A court heard today how a drug addict set fire to his father’s bed in a rage after he hid his stash of amphetamine.
The blaze, which Philip Hilton started using petrol, wrecked the bedroom at his Wirral home and caused smoke damage to the rest of the house.
It was claimed by the prosecution that their family dog died in the blaze but Hilton’s mum, sitting in the public gallery, interrupted to assure the court that the dog, Rambo, had survived and was fine.
Jailing 26-year-old Hilton for two years Judge Alan Conrad, QC, said he had read his father’s “moving” impact statement. “He has suffered but still loves you.”
He told Hilton, “You have good and caring parents who have both suffered a great deal as a result of what you have done.”
The judge, said, “Because you could not get hold of your drugs, which had been confiscated and hidden, you set fire to your father’s bed and it was planned.
"You obtained petrol and poured it on the bed and set it alight.
“The bedroom was destroyed and there was widespread damage in the house and you put a lot of people at risk.”
Judge Conrad said he took into account that he had called the police and has no previous convictions “but it is a matter of concern that when you could not get the drugs to which you are clearly addicted, and caused your behaviour to change, you reacted in this way.”
Hilton, who lives with his father in the house in Ridgemere Road, Pensby, pleaded guilty to arson being reckless whether life is endangered.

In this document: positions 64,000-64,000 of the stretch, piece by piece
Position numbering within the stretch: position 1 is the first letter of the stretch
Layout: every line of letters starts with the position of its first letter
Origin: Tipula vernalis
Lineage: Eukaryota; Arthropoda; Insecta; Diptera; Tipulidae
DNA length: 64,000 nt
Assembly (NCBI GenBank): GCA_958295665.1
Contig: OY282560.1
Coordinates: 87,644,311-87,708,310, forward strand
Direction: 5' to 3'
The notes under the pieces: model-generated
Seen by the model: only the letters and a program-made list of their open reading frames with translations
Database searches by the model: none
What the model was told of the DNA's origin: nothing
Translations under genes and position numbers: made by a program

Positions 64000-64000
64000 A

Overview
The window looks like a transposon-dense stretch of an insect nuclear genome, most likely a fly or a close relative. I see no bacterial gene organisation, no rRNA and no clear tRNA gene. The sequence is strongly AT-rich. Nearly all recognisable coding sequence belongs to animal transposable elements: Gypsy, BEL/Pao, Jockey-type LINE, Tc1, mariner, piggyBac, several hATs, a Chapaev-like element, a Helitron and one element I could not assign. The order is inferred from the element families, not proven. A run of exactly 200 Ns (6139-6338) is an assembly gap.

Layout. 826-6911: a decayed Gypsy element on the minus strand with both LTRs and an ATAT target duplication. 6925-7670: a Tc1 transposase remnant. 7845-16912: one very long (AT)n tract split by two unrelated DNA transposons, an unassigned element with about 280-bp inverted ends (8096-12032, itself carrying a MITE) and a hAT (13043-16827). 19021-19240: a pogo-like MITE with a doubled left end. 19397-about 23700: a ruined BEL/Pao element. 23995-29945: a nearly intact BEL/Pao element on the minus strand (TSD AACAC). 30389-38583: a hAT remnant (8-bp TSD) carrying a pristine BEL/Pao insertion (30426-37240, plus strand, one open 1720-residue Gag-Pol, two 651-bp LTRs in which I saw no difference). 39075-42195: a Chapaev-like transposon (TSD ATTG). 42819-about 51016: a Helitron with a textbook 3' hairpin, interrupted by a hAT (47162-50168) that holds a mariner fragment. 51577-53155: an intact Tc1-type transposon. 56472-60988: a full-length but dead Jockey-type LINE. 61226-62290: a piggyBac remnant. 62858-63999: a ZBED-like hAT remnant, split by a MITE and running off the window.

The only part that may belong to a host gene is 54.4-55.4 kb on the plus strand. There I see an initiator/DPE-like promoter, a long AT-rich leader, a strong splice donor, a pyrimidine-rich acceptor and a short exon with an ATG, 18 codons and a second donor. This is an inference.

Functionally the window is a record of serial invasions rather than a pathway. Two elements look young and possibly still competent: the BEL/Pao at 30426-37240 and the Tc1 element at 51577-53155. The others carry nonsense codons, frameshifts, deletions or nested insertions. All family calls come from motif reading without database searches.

Rob Jones, prosecuting, said that on the evening of November 8 Hilton’s father went out for the evening and his son kept texting and ringing him increasingly angry that he had hidden his stash of amphetamine.
Eventually he turned his phone off and consequently did not pick up a voice mail from threatening to set fire to his clothes.
When police arrived at the scene they found smoke billowing out and Hilton was standing nearby with his track suit bottoms scorched and his hair singed.
Mr Jones said that the defendant’s father is having trouble with the insurance company paying for the repairs as the blaze had been started deliberately.
Andrew McGuinness, defending, said Hilton had just intended setting fire to his father’s clothes and had then tried to stamp out the blaze which was why his trousers were scorched.
Hilton, who was sectioned in 2012, recognised that his illegal drug intake interfered with his medication.
“He is now aware that the professionals know what is best for him and intends to co-operate with them,” said Mr McGuinness